Singapore is a country, not a corporation.

*This appeared first appeared as a comment in the article “The Bind of Singapore” (http://www.allsingaporestuff.com/article/bind-singapore)

That won’t happen as Singapore is a country, not a corporation.

The government of the day has a moral obligation to help its citizens and uplift their lives. The makeup of the Singapore economy is much more diversified than what the author suggests. Singapore is fully plugged into the global trading system with trade as a primary driver. Financial services account for more than one-tenth of our GDP. The drive to diversify, strengthen other sectors and grow new emerging ones is an ongoing process to ensure that we do not put all our eggs in one basket. The government also has sufficient reserves to move Singaporeans into new sectors should such a catastrophic event occur which in all likelihood is almost close to impossible. Why? Simply, financial services is an intractable part of modern day life and an essential business activity that helps move global trade and facilitate transactions. Singapore is one of the leading financial centres in the world, not the only one. There are others. New York and London, for example. The big countries have a stake in the smooth functioning of the global financial system that is vital to their continued economic development and prosperity. The prominence of the financial sector is a result of government promotion and one that naturally sits well with Singapore’s strengths in education and literacy, an educated and internationally exposed workforce, our aspiration to develop a high-performing and dynamic economy that is able to provide high value-added jobs and one that does not require much land.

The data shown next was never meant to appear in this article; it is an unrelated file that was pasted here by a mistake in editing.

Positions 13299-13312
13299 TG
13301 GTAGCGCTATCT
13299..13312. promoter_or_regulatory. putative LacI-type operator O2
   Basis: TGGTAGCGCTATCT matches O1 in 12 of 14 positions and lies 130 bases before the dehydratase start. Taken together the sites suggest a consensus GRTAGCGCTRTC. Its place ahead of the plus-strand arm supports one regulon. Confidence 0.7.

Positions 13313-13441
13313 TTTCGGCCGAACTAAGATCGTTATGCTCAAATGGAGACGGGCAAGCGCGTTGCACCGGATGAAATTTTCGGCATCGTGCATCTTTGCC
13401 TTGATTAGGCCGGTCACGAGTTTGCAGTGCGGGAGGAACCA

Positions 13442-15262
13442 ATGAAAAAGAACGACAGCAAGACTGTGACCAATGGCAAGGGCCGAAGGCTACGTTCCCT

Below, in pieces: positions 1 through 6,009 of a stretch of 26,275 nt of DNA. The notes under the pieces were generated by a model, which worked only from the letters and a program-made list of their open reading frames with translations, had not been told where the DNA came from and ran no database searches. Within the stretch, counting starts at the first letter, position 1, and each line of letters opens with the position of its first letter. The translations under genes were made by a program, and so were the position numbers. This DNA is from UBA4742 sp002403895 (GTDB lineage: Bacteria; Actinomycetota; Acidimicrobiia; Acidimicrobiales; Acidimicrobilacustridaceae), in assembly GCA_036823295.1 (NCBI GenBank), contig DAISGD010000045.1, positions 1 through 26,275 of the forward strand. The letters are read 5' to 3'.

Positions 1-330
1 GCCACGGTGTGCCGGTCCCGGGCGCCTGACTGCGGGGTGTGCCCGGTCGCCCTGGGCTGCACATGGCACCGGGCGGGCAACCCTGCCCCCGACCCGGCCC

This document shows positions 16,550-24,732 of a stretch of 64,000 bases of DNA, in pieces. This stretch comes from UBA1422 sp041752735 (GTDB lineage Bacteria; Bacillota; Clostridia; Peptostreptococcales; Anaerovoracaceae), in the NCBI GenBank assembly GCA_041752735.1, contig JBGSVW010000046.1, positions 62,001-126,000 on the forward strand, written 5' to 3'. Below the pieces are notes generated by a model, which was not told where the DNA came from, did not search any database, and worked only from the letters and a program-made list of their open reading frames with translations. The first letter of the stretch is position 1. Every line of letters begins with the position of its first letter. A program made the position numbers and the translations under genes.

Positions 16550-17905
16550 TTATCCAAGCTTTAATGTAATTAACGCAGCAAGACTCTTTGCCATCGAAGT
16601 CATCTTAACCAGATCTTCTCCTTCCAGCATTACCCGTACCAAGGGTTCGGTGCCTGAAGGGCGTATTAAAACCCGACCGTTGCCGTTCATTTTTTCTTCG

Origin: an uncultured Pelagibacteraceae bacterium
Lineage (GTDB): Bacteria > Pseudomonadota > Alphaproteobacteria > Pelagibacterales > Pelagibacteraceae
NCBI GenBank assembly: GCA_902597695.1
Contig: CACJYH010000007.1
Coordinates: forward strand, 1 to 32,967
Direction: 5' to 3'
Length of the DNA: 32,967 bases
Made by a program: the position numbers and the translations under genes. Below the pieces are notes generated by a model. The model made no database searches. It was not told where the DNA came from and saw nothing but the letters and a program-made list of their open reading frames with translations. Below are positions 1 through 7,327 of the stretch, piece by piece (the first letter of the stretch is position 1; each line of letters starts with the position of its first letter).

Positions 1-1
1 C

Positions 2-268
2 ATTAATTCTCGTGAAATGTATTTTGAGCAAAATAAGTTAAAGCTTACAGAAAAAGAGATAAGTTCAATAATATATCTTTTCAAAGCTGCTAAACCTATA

It doesn’t matter if the cat is black or white as long as it is able to catch mice. In a similar vein, non-capital accumulation in indigenous assets is not a bugbear as long as we are able to tax these flows to add to our revenues and in the process, generate value-added jobs for Singaporeans in the financial sector.

As the author rightly acknowledged, the costs of doing business in Singapore is high due to our high land prices and rental costs which are inevitable given our limited land space. Our manpower costs are high too with an educated and highly mobile workforce. The cheap labour that the author is alluding to consists of workers in Singapore on work passes doing menial jobs that Singaporeans are unable to fill but are essential in moving business operations along. If Singapore-based businesses were only to compete on the cost dimension, they would have been weeded out by other lower cost competitors in the region and from China. Our businesses have evolved from just competing on cost alone in the 1960s and 70s (indigenous labour could be employed on low wages due to relative lack of sophistication in skills and education) to sustaining a competitive edge through design, knowledge work and value-added services.

Yes, we need to communicate more with our foreign workers, understand their needs more and make them feel that they are a part of the larger Singapore family and have a stake in our development and well-being.

Kelvin Loh

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